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West Virginia is blessed with plentiful electric generating capacity providing reliable electricity to consumers and industry throughout the Mountain State.

More than 90% of our state’s electricity currently comes from coal-fired generating units that mainly use West Virginia coal. Thanks to the efforts of Sen. Joe Manchin, D-W.Va., in the ongoing congressional debate on the proposed Build Back Better bill, West Virginians avoided a debilitating loss of electric power generating capacity and the thousands of mining and utility jobs it supports.

The Build Back Better bill initially proposed a $150 billion taxpayer-funded Clean Electricity Performance Program (CEPP) to pay utilities to shut down fossil-fueled generating plants over the next 10 years in favor of new wind and solar generation. Manchin correctly argued that the bill “makes no sense” because it would pay utilities to do what they are already doing.

The White House eventually agreed and stripped the CEPP from the larger bill.

That was a good thing for our state’s electricity consumers and workers in the energy industry.

Here’s something else that was very good: the passage of President Biden’s infrastructure legislation by Congress earlier this month. This bill came about due to strong, bipartisan leadership from Manchin and Sen. Shelley Moore Capito, R-W.Va., in the Senate and the courageous support of Rep. David McKinley, R-W.Va., in the House.

The bill provides critical funding to support investments in roads, bridges, broadband, ports and other basic infrastructure across America, including billions of dollars right here in West Virginia.

Those investments are critically important for West Virginia’s future. Funding for demonstration projects that will prove the utility of carbon capture and storage on coal-fired power plants is in the bill, as is funding to build out carbon capture infrastructure. The bill includes billions to jump start the clean-up of abandoned mine lands and puts dislocated coal miners first in line to get those reclamation jobs.

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With the passage of this bill, Congress has finally taken concrete steps to create a pathway for the preservation of coalfield jobs well into the future. We should all applaud the leadership and courage that three of the members of our state’s congressional delegation showed.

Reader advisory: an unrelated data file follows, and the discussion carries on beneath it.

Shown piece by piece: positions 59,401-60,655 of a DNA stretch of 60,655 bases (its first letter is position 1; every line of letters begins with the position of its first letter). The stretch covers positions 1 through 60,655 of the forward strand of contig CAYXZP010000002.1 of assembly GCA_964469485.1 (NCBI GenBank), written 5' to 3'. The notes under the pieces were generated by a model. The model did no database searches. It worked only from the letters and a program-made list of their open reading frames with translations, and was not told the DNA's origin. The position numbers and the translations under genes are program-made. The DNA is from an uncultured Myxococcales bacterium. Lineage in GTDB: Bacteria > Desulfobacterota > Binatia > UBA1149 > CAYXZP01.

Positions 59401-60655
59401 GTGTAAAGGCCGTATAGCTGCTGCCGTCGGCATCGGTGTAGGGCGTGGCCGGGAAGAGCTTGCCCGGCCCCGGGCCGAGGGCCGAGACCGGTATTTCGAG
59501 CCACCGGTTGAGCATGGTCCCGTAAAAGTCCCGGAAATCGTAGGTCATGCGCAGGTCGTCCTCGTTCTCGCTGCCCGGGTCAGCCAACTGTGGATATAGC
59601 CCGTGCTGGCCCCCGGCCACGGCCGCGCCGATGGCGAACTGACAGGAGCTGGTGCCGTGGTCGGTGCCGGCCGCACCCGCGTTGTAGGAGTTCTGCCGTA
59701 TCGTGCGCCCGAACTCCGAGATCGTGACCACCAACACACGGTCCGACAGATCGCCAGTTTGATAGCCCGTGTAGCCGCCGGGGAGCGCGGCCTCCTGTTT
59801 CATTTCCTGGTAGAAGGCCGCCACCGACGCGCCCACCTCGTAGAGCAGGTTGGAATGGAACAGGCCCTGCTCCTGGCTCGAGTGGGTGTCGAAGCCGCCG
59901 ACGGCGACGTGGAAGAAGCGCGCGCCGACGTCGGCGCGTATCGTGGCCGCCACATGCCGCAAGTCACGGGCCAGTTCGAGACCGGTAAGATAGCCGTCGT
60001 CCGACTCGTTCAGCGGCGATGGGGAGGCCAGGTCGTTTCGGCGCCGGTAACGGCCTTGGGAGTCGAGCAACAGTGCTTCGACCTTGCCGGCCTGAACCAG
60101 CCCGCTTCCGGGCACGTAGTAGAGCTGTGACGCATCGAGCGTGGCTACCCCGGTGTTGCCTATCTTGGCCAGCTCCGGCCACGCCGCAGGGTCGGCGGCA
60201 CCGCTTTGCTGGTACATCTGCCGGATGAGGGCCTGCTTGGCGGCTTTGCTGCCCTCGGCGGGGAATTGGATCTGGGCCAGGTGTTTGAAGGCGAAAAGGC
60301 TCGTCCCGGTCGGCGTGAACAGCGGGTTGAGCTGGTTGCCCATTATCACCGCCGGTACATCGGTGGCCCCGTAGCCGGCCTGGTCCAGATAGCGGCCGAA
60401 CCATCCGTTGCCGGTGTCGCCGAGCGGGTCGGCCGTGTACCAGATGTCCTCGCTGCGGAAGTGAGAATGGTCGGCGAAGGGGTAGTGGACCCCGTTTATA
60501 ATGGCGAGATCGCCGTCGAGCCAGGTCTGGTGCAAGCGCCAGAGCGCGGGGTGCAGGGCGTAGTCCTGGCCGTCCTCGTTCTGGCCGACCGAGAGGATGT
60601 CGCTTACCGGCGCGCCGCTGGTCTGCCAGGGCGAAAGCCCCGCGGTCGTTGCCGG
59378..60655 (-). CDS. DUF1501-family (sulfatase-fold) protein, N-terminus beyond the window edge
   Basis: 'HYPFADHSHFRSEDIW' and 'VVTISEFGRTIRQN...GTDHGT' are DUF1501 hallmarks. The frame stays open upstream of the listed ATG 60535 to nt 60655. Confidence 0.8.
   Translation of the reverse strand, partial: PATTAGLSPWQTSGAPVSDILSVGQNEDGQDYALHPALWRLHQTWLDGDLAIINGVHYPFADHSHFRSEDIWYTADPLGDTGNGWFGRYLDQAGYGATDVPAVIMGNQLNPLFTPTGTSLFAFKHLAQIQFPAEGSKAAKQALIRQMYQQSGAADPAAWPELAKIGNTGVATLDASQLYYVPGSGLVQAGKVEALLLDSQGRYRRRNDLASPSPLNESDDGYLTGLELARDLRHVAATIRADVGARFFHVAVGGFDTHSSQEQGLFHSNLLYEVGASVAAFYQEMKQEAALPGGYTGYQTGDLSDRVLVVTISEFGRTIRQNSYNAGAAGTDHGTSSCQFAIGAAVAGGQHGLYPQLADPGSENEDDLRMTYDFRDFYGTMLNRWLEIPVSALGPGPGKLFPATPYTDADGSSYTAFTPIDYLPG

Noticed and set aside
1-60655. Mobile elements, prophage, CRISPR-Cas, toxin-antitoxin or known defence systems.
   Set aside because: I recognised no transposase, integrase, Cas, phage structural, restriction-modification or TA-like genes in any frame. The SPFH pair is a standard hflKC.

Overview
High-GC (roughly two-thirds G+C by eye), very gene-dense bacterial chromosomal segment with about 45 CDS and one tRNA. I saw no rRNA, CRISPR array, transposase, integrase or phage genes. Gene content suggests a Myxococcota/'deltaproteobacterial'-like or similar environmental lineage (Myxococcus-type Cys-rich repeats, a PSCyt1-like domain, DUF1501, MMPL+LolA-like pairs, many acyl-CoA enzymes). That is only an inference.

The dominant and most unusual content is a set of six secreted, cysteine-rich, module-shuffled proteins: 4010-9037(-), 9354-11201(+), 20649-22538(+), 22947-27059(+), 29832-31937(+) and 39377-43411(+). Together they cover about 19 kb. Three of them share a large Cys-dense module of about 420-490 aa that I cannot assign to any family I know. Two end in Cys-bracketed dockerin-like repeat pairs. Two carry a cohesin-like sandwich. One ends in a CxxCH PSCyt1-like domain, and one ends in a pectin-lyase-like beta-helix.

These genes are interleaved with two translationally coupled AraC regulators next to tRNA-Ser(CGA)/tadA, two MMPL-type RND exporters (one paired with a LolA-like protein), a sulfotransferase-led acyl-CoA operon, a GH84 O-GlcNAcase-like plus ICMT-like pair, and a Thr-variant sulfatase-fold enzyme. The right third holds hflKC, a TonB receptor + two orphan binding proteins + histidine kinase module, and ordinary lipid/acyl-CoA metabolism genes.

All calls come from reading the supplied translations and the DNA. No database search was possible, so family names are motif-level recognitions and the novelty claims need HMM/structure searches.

As they did in our fight to preserve retired miners’ health care and pensions, Manchin, Capito and McKinley once again led the way for us.

It is frankly a mystery to me why the votes on these bills were not unanimous in both houses of Congress. Surely, improving thousands of roads and bridges, expanding broadband access and taking action to preserve coal and coal-related jobs outweigh petty political posturing for people who represent a place like West Virginia.

Coal mining and electric generation jobs are among the highest-paid jobs in our state, supporting the livelihoods of thousands of middle-class families.

A recent West Virginia University study finds that coal-based electricity generation and coal mining are directly or indirectly responsible for 33,000 jobs in West Virginia, along with $14 billion of state economic output and nearly $3 billion of wages and benefits.

The 24/7 nature of baseload electric generation has proven time and again that we must preserve electric reliability when faced with extreme weather events and similar disruptions.

We all should recognize the need for all-of-the-above energy policies as we move toward a lower-carbon world.

Supporting our utility infrastructure with cost recovery for environmental and efficiency upgrades, needed electric transmission improvements and new technologies such as carbon capture and storage will help provide a stable future for the West Virginia economy while ensuring that we can continue to keep the lights on.

Cecil Roberts is International President of the United Mine Workers of America.

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